autophagy

(redirected from Macroautophagy)
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au·toph·a·gy

 (ô-tŏf′ə-jē)
n.
The process of self-digestion by a cell through the action of enzymes originating within the same cell.
American Heritage® Dictionary of the English Language, Fifth Edition. Copyright © 2016 by Houghton Mifflin Harcourt Publishing Company. Published by Houghton Mifflin Harcourt Publishing Company. All rights reserved.

autophagy

(ɔːˈtɒfədʒɪ) or

autophagia

n
the consumption of one's own tissue by biting oneself
Collins English Dictionary – Complete and Unabridged, 12th Edition 2014 © HarperCollins Publishers 1991, 1994, 1998, 2000, 2003, 2006, 2007, 2009, 2011, 2014

autophagy, autophagia

Medicine. 1. the eating of one’s own body.
2. the nutrition of the body by its own tissues, as in dieting. — autophagous, adj.
See also: Food and Nutrition
-Ologies & -Isms. Copyright 2008 The Gale Group, Inc. All rights reserved.
References in periodicals archive ?
Autophagy is involved in both healthy and diseased liver [13-15] and is an intracellular self-digesting pathway, which can be divided into three main types: chaperone-mediated autophagy, microautophagy, and macroautophagy [16, 17].
LC3, a mammalian homolog of yeast Atg8, is known as a marker for macroautophagy. LC3-I is localized in cytoplasm while LC3-II (the phosphatidylethanolamine-conjugated form of LC3-I) exists in the membranes of the autophagosome.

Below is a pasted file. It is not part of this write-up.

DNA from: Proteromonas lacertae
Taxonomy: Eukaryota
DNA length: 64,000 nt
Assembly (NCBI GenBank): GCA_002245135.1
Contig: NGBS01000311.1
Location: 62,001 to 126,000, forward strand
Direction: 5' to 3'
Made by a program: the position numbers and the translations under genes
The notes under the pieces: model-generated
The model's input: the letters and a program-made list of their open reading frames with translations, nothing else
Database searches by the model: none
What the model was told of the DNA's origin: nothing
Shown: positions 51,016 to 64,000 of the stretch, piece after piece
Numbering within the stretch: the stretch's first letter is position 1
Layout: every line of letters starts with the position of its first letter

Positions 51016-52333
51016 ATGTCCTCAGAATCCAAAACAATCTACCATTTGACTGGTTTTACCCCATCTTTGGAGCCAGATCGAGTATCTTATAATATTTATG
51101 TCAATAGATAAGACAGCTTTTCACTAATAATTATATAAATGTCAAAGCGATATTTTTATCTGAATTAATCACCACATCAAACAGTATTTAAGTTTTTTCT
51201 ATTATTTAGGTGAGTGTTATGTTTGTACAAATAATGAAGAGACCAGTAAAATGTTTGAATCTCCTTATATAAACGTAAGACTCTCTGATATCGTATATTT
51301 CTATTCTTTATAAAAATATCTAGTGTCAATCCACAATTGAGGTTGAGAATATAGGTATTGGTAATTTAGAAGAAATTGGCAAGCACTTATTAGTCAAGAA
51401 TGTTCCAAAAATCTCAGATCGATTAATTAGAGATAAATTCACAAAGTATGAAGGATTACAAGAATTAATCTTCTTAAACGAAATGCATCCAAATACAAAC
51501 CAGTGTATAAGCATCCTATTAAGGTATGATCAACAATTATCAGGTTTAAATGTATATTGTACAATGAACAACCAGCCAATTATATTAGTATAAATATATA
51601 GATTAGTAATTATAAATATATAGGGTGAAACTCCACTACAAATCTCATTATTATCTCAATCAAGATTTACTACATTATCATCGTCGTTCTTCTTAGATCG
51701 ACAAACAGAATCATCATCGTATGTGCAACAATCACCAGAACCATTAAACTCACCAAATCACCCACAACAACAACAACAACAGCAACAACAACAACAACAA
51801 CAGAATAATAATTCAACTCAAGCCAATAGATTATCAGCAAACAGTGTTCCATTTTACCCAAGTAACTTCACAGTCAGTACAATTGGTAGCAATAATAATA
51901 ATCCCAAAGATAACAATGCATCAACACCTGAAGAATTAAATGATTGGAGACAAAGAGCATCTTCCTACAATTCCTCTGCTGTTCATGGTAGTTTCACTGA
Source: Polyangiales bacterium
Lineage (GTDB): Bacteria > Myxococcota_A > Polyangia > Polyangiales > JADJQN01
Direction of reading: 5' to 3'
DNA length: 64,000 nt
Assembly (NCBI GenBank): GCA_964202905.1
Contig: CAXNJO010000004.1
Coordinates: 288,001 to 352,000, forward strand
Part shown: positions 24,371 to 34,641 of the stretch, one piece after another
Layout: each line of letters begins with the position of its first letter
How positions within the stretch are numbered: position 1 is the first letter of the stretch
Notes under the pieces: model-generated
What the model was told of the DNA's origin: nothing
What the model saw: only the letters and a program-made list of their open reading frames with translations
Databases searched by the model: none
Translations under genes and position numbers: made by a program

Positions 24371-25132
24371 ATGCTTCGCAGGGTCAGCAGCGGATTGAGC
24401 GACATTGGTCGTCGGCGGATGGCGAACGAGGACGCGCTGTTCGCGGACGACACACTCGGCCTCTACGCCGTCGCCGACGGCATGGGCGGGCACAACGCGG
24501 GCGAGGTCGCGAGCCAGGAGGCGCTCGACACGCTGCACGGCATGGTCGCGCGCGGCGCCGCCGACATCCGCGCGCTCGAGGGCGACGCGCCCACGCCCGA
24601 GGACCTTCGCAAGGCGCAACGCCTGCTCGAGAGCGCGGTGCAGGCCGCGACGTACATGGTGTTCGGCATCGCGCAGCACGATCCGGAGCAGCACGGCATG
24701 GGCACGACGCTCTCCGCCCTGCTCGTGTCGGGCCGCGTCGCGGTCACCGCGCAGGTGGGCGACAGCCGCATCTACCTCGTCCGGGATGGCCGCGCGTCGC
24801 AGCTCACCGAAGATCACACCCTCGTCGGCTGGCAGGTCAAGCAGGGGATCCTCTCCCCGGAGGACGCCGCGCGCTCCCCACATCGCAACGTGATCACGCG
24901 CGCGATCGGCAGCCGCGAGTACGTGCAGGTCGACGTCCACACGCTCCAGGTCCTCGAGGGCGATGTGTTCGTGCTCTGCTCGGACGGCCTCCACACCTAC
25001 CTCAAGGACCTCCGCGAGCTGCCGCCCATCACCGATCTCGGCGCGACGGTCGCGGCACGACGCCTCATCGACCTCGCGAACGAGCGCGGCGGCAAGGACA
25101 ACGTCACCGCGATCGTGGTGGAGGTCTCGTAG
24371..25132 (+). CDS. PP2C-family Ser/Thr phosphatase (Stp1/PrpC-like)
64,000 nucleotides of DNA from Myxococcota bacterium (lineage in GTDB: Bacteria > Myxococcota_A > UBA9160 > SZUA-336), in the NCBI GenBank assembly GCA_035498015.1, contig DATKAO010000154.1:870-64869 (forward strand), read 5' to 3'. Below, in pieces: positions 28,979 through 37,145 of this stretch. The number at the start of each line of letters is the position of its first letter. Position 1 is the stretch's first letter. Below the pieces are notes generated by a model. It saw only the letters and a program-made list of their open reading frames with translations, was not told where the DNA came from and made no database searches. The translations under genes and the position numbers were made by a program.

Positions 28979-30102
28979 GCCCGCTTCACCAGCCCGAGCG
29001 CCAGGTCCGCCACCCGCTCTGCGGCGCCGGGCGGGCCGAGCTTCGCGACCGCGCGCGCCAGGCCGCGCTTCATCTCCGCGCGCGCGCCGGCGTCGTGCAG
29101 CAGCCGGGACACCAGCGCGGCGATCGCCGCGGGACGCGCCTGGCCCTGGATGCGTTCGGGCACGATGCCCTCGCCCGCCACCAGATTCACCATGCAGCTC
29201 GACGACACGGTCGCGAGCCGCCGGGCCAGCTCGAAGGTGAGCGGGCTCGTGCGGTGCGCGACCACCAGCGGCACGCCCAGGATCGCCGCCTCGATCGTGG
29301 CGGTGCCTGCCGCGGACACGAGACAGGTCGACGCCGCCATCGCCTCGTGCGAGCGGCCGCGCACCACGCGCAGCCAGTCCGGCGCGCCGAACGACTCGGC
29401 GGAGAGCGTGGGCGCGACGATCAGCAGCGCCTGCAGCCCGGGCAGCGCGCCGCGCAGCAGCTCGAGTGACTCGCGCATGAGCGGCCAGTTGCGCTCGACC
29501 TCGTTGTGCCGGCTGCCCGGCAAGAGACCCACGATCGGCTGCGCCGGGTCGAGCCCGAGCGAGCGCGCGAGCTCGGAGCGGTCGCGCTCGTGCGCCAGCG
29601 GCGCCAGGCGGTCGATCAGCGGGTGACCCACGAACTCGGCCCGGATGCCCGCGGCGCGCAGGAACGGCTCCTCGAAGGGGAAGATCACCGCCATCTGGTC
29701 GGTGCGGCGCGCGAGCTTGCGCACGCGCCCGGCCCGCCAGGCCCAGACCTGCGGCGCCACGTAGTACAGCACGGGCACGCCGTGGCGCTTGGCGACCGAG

On the basis of different ways of transporting intracellular constituents to lysosomes, autophagy is divided into three types: macroautophagy, microautophagy, and chaperonemediated autophagy [12].
There are three main types of autophagy: macroautophagy, microautophagy, and chaperone mediated autophagy.
The most prevalent form of autophagy is macroautophagy, usually simply referred to as autophagy, which is characterised by membranes that gradually grow in size to generate double membrane-structures (i.e., autophagosomes).
(70) Recently, it was reported that LDs are substrates for autophagy ("macroautophagy"), a lysosomal pathway by which intracellular organelles and proteins are degraded to supply the cell with energy and maintain cellular homeostasis.
Maltese, "Functional specificity of the mammalian Beclin-Vps34 PI 3-kinase complex in macroautophagy versus endocytosis and lysosomal enzyme trafficking," Journal of Cell Science, vol.
Distinct classes of phosphatidylinositol 3'-kinases are involved in signaling pathways that control macroautophagy in HT-29 cells.
The only known mechanism whereby mitochondria are turned over is through macroautophagy. The efficiency of this process declines with advancing age, which may play a critical role in heart senescence and age-related cardiovascular disease.
The shuttling of intracellular antigens onto MHC class II by macroautophagy was first obtained in several cell culture models [71-75].
Kim et al., "Heme oxygenase-1 inhibits renal tubular macroautophagy in acute kidney injury," Journal of the American Society of Nephrology, vol.
Based on morphological and mechanistic characteristics, three forms of autophagy are recognized to date: macroautophagy, microautophagy, and chaperonemediated autophagy (CMA) [138, 173].